Date of Graduation
Doctor of Philosophy in Crop, Soil & Environmental Sciences (PhD)
Crop, Soil & Environmental Sciences
Larry C. Purcell
Jeffery D. Ray
Second Committee Member
Richard E. Mason
Third Committee Member
Mary C. Savin
Fourth Committee Member
Drought, Genomic, GWAS, QTL Mapping, SNP, Soybean
Drought stress is a major global constraint for crop production, and improving crop tolerance to drought is of critical importance. Direct selection of drought tolerance among genotypes for yield is limited because of low heritability, polygenic control, epistasis effects, and genotype by environment interactions. Crop physiology can play a major role for improving drought tolerance through the identification of traits associated with drought tolerance that can be used as indirect selection criteria in a breeding program. Carbon isotope ratio (δ13C, associated with water use efficiency), oxygen isotope ratio (δ18O, associated with transpiration), canopy temperature (CT), canopy wilting, and canopy coverage (CC) are promising physiological traits associated with improvement of drought tolerance. Genome-wide association studies (GWAS) are one of the genomic approaches to provide a high mapping resolution for complex trait variation such as those related to drought tolerance. The objectives of this research were to identify genomic regions and favorable alleles that contribute to drought-tolerant traits. A diverse panel consisting of 373 maturity group (MG) IV soybean accessions was evaluated for δ13C, δ18O, canopy wilting, canopy coverage, and canopy temperature in multiple environments. A set of 31,260 polymorphic SNPs with a minor allele frequency (MAF) ≥ 5% was used for association mapping of CT using the FarmCPU model. Association mapping identified 54 significant SNPs associated with δ13C, 47 significant SNPs associated with δ18O, 61 significant SNPs associated canopy wilting, 41 and 56 significant SNPs associated with CC for first and second measurements dates, respectively, and 52 significant SNPs associated with CT. Several genes were identified using these significant SNPs, and those genes had reported functions related to transpiration, water transport, growth, developmental, root development, response to abscisic acid stimulus, and stomatal complex morphogenesis. Favorable alleles from significant SNPs may be an important resource for pyramiding genes to improve drought tolerance and for identifying parental genotypes for use in breeding programs.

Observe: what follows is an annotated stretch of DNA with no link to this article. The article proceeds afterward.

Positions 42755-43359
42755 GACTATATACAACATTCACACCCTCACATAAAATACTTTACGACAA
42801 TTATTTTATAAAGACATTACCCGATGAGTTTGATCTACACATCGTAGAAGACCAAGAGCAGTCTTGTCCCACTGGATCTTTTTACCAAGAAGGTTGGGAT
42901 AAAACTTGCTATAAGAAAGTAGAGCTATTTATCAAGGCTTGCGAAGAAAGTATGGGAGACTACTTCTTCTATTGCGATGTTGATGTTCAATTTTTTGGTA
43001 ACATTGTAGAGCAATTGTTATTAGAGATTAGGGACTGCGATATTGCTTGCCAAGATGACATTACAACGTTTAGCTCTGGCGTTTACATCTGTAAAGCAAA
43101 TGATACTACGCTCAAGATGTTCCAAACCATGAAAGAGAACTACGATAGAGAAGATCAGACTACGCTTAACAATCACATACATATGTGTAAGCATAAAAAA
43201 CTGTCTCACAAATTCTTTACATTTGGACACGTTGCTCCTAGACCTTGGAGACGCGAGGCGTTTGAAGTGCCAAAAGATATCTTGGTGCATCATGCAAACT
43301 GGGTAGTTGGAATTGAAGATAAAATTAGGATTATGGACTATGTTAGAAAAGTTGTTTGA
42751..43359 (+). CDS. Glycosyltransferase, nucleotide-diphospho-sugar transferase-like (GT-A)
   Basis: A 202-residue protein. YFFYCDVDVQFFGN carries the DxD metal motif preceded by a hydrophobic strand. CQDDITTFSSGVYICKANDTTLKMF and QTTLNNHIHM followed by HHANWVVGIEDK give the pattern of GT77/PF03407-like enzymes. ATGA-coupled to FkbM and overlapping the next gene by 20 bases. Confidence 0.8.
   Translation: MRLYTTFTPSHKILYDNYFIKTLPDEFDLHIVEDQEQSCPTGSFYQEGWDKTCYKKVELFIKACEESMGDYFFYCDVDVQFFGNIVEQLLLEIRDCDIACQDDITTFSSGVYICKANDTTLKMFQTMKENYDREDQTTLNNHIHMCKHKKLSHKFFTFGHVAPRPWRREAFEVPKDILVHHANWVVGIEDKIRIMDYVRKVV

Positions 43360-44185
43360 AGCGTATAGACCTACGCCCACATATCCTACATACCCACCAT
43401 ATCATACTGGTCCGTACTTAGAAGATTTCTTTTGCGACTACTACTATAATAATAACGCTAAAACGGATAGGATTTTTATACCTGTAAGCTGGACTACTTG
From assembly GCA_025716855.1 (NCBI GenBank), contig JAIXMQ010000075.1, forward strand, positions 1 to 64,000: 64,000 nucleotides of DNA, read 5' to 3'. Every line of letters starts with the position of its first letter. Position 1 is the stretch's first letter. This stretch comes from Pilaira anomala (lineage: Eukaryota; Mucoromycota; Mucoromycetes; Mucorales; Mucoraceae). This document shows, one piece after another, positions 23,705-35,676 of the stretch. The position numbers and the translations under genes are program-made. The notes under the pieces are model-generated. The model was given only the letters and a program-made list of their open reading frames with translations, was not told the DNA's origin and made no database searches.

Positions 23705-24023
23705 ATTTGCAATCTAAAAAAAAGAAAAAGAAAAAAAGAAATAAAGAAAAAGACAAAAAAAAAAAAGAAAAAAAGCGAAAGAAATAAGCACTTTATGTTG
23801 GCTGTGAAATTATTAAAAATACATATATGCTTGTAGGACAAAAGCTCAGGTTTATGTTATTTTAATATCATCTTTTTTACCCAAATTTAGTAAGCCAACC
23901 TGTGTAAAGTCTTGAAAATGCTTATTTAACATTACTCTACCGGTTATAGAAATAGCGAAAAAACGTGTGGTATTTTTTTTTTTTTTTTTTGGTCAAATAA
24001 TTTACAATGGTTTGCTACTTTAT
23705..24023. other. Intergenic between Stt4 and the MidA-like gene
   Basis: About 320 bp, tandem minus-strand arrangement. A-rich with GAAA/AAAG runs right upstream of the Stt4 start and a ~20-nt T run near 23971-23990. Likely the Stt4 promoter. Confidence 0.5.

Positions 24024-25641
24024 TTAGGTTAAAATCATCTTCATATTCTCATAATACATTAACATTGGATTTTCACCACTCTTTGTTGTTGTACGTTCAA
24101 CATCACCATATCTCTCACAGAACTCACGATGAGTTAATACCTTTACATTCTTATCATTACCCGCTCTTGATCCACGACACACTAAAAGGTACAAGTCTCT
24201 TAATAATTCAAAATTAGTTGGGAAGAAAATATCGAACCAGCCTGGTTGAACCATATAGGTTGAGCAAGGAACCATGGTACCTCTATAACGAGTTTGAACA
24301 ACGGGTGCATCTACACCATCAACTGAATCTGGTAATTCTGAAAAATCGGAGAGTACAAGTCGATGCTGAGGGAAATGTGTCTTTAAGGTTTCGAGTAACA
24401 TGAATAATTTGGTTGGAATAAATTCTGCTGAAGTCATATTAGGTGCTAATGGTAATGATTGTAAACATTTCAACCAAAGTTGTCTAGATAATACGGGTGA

Kaler, Avjinder, "Genomic and Physiological Approaches to Improve Drought Tolerance in Soybean" (2017). Theses and Dissertations. 2490.